The Stamford Historical Society Presents
Pride and Patriotism: Stamford’s Role in World War II
Bill Rudman entered the Navy in 1938 and was assigned to the cruiser Nashville. He was frozen in Naval Service in 1941 just as his tour of duty was to end and spent the next four years on extended service. He was trained in gunnery and rose during his career to Ensign. In 1944 he was transferred to the cruiser Alaska. He earned 12 Battle Stars for his participation in many battles in the South Pacific before finally being discharged in December of 1945.
I was living on a farm in Michigan in 1937, just out of high school. I couldn’t get a job. I was a member of a large family…my older brother and I signed up for the Navy. We went to Newport for Basic Training, then went to the Cruiser Nashville in Philadelphia. It was 608 feet long and 67 feet wide with a crew of 750, during war the crew numbered 1200.
Basic Training was four months…within six months I was aboard a combat ship. I entered as a seaman, an enlisted man. The ship was new ship. We first went to England, France and Sweden…then came back, went to Guantanamo Bay and the South Atlantic.
I was assigned to the gunnery department…instrumentation…working with the operation and repair of gunnery instruments…The guns were operated from central station on the ship, They were automatic, they had a range keeper, computer, at that time, calculations were made on the range keeper, that sent information to the guns to position the guns. Gunners loaded guns, but didn’t shoot them, and they maintained them. One could shoot from a remote location.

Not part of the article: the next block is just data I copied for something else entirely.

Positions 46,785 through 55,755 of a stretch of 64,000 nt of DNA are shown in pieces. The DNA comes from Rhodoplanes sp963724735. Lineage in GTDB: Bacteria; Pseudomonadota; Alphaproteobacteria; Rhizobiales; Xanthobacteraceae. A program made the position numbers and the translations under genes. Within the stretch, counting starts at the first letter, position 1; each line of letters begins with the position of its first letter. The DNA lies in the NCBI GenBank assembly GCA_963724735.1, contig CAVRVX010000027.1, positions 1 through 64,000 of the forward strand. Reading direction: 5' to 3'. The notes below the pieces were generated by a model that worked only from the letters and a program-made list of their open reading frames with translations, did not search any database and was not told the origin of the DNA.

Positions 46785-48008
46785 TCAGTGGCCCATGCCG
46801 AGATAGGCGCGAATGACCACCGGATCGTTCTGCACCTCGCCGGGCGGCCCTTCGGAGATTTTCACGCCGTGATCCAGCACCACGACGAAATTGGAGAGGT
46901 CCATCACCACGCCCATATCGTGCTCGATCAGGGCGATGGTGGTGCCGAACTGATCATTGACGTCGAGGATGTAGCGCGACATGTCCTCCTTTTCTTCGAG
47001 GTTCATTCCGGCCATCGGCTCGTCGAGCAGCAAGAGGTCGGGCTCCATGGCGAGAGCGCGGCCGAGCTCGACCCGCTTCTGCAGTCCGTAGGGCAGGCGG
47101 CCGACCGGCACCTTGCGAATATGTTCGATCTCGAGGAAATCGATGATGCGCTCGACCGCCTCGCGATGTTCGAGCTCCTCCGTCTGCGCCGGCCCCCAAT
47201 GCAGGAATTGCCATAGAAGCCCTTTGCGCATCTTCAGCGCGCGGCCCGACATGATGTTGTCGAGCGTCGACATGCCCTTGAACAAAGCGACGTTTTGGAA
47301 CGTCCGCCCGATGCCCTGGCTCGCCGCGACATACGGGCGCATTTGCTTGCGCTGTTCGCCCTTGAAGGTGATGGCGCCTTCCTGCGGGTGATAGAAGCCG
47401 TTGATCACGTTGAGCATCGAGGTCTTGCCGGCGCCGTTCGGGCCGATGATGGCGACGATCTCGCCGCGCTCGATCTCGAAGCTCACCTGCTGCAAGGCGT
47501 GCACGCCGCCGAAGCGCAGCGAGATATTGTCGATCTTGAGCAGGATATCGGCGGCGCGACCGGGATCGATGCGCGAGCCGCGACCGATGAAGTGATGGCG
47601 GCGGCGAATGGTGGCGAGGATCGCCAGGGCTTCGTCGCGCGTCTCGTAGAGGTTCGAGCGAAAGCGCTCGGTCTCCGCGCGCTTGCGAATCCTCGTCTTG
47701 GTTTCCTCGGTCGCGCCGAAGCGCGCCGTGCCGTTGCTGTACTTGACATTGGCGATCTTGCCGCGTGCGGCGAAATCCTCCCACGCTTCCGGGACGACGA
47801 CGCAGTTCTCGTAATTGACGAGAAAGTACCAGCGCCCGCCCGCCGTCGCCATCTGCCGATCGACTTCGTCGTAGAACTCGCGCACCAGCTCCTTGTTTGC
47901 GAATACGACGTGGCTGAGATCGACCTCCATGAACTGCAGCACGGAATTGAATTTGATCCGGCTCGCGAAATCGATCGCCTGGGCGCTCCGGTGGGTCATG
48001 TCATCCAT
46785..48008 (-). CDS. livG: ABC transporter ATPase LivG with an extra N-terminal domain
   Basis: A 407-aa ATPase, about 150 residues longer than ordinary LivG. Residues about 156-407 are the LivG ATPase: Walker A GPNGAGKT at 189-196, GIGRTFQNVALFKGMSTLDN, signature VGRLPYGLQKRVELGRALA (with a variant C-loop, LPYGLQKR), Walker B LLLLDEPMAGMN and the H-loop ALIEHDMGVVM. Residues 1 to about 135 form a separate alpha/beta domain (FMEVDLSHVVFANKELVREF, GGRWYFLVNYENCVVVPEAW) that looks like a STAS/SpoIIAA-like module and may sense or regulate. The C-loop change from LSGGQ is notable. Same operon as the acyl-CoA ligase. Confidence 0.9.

When we went to Europe in 1938 it was peacetime, we went alone to Europe, not in convoy. We knew war was coming when we stopped in England to pick up 70 million dollars in gold bullion to send to the U.S. We were expecting war. In 1938 there was a huge hurricane…we were in it for 8 days on the ocean. The ship was on end half the time with its screws out of water, chugging like fan…I got seasick that time…
I was 18 when I joined Navy. My dad was in WWI as an Army Sergeant… There were six brothers and a sister in my family. All seven boys were in the service. My older brother and I were together on the Nashville. After the five Sullivan boys were killed on the Juno, we were in South Pacific. All five Sullivan brothers were on the same ship… During the Guadalcanal campaign in June the Juno just blew up, there were only 10 survivors of 500 men. The Navy Department ordered then that members of same family on same ship had to be split up. My brother went back home…
While we were in Europe we drilled every day. We came back in 1938, then dropped off the gold in New York City. Then we were picked to take the Secretary of State, George Marshall, to a trip to South America. We went to Rio, Trinidad, etc. ...then to the Pacific to join the Battle Fleet out of San Pedro, California in 1939… It was after Christmas. In 1940 the Battle Fleet was transferred to Pearl Harbor… We were in Pearl Harbor till few months before the attack. Early 1941…April/March the order came out to take all the linoleum off the decks and strip all the paint to bare metal off bulkheads…when the British destroyed the Italian fleet in Taranto, greatest hazards were burning paint and linoleum. It was better to have bare metal. We then had to rub it all down with oil to keep it from rusting.
We were saying among ourselves, what’s going on? We started to get suspicious. FDR wanted us in the war, the public didn’t want it…we thought something would be created…”Remember the Maine, the Alamo”, then came Pearl Harbor.